- Starts at: 19:00h
- Fee: free
- Venue: T.M.C. Asser Instituut
- Organiser: T.M.C. Asser Instituut
R.J. Schimmelpennincklaan 20-22
2517 JN The Hague
From 2006-2013, Rupert Elderkin worked for the Office of the Prosecutor at the International Criminal Tribunal for the Former Yugoslavia (ICTY). He was a member of a trial team prosecuting senior military and police officers for acts of genocide, crimes against humanity, and war crimes committed during the 1992-1995 Bosnian War.
In this new SCL lecture, Mr. Elderkin will discuss his recent ICD Brief on appeals on errors of fact and the Appeals Chamber’s interventionist approach. His brief highlights the ICTY Appeals Chamber’s limited deference to the Trial Chambers’ factual findings. In consequence of the standard of review that was applied, the Appeals Chamber regularly found fault with trial judges and unnecessarily raised doubts about the judicial professionalism of the institution.
The International Criminal Tribunal for the former Yugoslavia (ICTY) was a United Nations court of law that dealt with the international crimes that took place during the conflicts in the Balkans in the 1990s. The Tribunal operated three Trial Chambers and one Appeals Chamber, which consisted of seven permanent Judges. During the ICTY’s mandate, which lasted from 1993 - 2017, it irreversibly changed the landscape of international humanitarian law, provided victims an opportunity to voice the horrors they witnessed and experienced, and proved that those suspected of bearing the greatest responsibility for atrocities committed during armed conflicts can be called to account. The ICTY had jurisdiction over four clusters of crimes committed on the territory of the former Yugoslavia since 1991: grave breaches of the Geneva Conventions, violations of the laws or customs of war, genocide, and crimes against humanity. A total of 161 persons were indicted.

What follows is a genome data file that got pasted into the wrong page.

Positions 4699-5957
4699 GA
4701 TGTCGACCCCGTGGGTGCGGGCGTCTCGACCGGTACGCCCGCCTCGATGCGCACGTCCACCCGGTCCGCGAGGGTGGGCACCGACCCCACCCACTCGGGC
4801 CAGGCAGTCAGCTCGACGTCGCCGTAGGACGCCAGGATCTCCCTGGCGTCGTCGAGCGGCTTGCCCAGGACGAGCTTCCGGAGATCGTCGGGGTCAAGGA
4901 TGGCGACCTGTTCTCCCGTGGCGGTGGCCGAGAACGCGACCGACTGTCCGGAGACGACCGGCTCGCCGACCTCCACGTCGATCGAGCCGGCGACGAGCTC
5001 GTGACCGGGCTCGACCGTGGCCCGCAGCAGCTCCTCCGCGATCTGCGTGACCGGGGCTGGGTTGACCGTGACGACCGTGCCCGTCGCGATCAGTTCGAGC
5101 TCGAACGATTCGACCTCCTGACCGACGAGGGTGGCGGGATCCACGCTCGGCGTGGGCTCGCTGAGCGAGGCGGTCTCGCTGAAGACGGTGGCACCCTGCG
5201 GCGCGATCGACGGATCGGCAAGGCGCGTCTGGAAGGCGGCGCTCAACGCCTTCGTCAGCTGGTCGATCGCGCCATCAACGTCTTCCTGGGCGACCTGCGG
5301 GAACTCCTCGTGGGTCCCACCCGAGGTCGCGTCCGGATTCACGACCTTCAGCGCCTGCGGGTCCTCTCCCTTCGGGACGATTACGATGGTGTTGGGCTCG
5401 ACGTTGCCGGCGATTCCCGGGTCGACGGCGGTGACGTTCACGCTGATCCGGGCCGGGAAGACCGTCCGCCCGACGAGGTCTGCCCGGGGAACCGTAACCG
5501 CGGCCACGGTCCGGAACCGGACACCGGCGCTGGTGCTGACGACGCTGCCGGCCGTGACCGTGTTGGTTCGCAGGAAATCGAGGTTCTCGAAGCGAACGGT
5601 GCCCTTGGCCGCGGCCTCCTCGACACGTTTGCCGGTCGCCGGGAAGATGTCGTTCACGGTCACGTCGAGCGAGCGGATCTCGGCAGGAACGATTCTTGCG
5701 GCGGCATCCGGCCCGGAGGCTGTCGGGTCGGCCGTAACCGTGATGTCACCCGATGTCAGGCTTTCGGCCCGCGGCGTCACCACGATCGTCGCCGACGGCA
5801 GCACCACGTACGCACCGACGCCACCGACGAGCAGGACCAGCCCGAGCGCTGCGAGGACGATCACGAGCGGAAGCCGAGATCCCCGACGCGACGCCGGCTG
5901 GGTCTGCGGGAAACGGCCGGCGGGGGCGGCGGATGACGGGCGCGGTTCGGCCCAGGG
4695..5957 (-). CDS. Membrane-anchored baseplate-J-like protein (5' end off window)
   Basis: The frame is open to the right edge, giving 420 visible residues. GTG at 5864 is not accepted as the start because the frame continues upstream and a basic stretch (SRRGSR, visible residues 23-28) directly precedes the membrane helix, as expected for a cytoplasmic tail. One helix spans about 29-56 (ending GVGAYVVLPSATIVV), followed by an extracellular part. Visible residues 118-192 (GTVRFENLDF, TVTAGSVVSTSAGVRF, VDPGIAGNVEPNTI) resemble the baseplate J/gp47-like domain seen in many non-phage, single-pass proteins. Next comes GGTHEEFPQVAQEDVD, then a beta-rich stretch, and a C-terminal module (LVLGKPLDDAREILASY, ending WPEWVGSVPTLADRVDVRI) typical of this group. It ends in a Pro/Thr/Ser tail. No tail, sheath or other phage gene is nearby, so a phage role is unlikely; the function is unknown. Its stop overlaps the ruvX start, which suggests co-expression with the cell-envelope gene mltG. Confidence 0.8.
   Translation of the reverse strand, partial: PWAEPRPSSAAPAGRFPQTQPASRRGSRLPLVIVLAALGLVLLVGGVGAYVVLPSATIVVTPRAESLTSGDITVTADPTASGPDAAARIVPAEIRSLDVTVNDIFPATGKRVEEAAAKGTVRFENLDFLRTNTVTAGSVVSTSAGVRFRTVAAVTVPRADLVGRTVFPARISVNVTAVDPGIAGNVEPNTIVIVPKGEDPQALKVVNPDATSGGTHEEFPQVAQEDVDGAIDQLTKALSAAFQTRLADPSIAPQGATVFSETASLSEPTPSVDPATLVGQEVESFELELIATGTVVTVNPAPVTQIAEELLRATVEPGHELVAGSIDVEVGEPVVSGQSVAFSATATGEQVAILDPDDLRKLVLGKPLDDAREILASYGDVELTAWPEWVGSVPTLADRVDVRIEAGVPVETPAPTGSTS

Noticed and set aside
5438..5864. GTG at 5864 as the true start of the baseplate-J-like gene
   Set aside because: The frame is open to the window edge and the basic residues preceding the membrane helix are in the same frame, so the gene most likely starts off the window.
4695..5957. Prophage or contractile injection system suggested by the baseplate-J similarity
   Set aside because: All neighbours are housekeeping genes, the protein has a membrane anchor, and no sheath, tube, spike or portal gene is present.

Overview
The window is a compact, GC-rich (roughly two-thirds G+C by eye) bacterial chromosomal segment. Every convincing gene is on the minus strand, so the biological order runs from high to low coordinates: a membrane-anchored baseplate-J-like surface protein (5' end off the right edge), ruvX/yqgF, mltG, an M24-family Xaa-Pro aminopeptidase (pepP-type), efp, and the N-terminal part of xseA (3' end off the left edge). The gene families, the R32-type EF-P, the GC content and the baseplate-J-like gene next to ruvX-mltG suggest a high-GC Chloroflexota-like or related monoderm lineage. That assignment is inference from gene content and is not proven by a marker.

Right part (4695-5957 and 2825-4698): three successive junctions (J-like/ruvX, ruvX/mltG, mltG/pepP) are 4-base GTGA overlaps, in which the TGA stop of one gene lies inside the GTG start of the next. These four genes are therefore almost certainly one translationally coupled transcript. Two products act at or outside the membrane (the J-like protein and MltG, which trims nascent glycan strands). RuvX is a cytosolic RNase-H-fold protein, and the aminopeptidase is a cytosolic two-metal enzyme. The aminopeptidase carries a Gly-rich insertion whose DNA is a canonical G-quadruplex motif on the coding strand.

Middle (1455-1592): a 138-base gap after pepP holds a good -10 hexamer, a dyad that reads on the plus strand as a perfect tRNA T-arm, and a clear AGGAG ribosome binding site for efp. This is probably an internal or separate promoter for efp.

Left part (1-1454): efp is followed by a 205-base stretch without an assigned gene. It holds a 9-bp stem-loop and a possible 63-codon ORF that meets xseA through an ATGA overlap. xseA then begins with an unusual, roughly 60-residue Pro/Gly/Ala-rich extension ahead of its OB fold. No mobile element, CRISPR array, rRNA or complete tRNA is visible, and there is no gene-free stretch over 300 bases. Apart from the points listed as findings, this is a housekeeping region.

Appeals on errors of fact
Trial judgements of the ICTY could be appealed both on matters of law and on matters of fact. As a consequence of the scope, the scale, and the complexity of the cases tried before the ICTY, almost all judgements were appealed by either or both parties. These appeals produced a large body of jurisprudence that propelled the development of the new discipline of international criminal law.
Mr. Elderkin’s paper focuses on the less-studied matter of how the Appeals Chamber dealt with appeals on points of fact, which will be important to the reputational legacy of the ICTY.
Supranational Criminal Law (SCL) Lectures
The Supranational Criminal Law (SCL) Lectures Series is a lecture series on international criminal law, organised by the T.M.C. Asser Instituut, the Grotius Centre for International Legal Studies of Leiden University (Campus The Hague), and the Coalition for the International Criminal Court.
The SCL lectures contribute to information-sharing and public discourse on contemporary legal issues, while benefiting from the input of distinguished practitioners and experts in the field. The lectures are meant for professionals, lawyers, journalists, diplomats, NGO representatives, students, and academics interested in international criminal law.
The lectures are public and free of charge. Please register for the event, as seats are available on a first-come-first-served basis.
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Most SCL Lectures are recorded and can afterwards be viewed at www.internationalcrimesdatabase.org